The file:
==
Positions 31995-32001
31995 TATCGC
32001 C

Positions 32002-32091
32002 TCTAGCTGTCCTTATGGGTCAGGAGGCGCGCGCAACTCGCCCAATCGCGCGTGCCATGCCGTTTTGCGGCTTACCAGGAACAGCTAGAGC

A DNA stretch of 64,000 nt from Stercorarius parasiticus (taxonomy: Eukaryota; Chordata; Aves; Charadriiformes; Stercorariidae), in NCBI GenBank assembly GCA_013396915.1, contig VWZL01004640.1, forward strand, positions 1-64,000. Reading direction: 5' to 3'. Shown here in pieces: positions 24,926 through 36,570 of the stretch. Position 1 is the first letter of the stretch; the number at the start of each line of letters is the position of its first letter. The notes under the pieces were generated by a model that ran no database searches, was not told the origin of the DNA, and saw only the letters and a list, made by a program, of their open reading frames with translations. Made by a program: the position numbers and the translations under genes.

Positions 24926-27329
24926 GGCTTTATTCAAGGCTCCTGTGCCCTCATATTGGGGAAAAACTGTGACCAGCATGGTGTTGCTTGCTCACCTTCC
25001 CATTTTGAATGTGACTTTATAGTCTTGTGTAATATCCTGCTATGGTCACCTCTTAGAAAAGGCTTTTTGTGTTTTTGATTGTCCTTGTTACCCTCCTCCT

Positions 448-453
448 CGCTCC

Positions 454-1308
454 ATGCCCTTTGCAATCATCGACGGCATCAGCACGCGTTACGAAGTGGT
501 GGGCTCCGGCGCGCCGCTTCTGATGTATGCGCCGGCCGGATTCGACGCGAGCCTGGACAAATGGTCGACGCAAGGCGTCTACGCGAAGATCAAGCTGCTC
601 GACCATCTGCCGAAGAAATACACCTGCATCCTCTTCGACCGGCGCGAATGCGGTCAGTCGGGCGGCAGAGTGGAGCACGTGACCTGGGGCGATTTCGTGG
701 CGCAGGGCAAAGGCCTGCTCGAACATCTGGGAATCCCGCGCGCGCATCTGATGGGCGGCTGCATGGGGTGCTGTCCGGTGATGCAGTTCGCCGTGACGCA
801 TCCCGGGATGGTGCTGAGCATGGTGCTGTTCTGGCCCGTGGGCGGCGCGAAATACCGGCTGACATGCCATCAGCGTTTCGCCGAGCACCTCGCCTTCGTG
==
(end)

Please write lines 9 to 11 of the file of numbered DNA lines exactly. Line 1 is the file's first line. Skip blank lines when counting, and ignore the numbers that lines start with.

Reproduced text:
25001 CATTTTGAATGTGACTTTATAGTCTTGTGTAATATCCTGCTATGGTCACCTCTTAGAAAAGGCTTTTTGTGTTTTTGATTGTCCTTGTTACCCTCCTCCT

Positions 448-453
448 CGCTCC